GoDaddy stopped hosting a website used by an anti-abortion group to encourage people to anonymously inform on Texans obtaining or facilitating abortions, following the passage of an aggressive anti-abortion bill in the state.

Hosting was then transferred over to DigitalOcean, which also dropped quickly the company.

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– GoDaddy

After Gizmodo revealed that Texas Right to Life’s website,, seemed to breach a GoDaddy web hosting user rule, the hosting company kicked the website off of its platform.

"GoDaddy emailed the Texas Right to Life IT team Thursday evening alleging we violated the terms of service," the group said. "They neglected to specify how."

GoDaddy’s ToS say that website operators may not "collect or harvest (or permit anyone else to collect or harvest) any User Content or any non-public or personally identifiable information about another user or any other person or entity without their express prior written consent," something the site aimed to do.

They also say that clients cannot use GoDaddy-hosted sites to do anything that "violates the privacy or publicity rights of another User or any other person or entity, or breaches any duty of confidentiality that you owe to another User or any other person or entity."

Hosting site Epik, which has been more open to hosting sites like Gab and 8chan, also said that it would not host the website unless it dropped the form collecting private information about third parties.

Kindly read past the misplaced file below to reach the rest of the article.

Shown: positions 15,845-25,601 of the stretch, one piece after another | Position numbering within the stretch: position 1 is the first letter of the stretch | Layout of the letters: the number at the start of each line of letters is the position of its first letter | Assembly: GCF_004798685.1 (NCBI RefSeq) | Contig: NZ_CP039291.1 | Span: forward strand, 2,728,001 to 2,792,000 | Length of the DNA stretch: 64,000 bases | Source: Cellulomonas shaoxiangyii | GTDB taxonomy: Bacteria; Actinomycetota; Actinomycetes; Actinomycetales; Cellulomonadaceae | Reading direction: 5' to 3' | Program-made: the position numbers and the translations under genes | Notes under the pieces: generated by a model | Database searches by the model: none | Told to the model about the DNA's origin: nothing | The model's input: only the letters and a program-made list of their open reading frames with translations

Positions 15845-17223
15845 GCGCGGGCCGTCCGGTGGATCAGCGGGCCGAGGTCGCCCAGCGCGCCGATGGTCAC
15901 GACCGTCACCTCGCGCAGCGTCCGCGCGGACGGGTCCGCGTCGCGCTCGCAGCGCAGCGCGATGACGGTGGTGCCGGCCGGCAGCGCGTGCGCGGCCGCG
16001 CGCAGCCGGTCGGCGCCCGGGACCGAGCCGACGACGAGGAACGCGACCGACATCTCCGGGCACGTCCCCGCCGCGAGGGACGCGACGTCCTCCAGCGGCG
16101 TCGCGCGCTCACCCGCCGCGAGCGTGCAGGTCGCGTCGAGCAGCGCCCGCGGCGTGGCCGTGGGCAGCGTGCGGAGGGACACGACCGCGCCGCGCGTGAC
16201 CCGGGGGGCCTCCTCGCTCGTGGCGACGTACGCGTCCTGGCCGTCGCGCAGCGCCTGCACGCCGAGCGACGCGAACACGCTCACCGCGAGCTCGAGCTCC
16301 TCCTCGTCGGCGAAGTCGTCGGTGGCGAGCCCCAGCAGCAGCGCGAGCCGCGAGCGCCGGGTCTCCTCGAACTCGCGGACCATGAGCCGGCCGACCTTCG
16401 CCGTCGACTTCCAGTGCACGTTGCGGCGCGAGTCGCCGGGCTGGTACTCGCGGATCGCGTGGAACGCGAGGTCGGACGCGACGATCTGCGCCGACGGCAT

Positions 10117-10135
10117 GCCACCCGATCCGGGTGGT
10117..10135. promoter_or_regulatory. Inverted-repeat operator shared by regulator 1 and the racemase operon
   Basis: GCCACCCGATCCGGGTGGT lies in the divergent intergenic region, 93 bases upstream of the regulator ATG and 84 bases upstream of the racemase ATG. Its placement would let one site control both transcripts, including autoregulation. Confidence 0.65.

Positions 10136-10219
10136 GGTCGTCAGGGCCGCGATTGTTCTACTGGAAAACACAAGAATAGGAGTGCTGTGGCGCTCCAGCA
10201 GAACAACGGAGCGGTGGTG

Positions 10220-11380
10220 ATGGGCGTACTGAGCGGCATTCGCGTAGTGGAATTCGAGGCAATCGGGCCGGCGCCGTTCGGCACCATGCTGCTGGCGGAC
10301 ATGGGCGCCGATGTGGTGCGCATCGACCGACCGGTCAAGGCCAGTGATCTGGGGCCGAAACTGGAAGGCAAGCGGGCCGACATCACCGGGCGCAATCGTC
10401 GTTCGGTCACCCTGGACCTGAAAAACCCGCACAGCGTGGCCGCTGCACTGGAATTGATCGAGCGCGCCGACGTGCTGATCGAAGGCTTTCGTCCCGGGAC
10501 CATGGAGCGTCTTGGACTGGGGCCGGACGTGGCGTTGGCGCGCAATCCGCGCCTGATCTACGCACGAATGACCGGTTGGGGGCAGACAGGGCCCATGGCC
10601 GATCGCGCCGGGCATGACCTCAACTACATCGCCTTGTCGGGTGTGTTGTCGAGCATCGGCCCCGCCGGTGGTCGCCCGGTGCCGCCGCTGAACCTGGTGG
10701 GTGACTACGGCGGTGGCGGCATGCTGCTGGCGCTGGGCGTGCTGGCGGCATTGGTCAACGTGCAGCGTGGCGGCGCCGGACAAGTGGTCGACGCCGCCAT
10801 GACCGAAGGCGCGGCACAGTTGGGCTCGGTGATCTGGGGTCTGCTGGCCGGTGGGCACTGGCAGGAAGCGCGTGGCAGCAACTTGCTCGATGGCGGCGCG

While it was online, activists used the form to submit thousands of false abortion reports, as well as graphic pictures of Shrek.

The website currently redirects to the Texas Right to Life homepage, with the group claiming it is looking for another host. It has also used the situation as an opportunity to fundraise.

The Texas Heartbeat Act took effect last Wednesday, following the Supreme Court declining to overturn the ban on abortion after six weeks of pregnancy.

Following the decision, President Biden said he was directing the Office of the White House Counsel and his Gender Policy Council to involve the Health and Human Services Department and the Justice Department to evaluate what "legal tools we have to insulate women and providers from the impact of Texas' bizarre scheme of outsourced enforcement to private parties."

He added that the law was “almost un-American” and said it creates a “vigilante system.”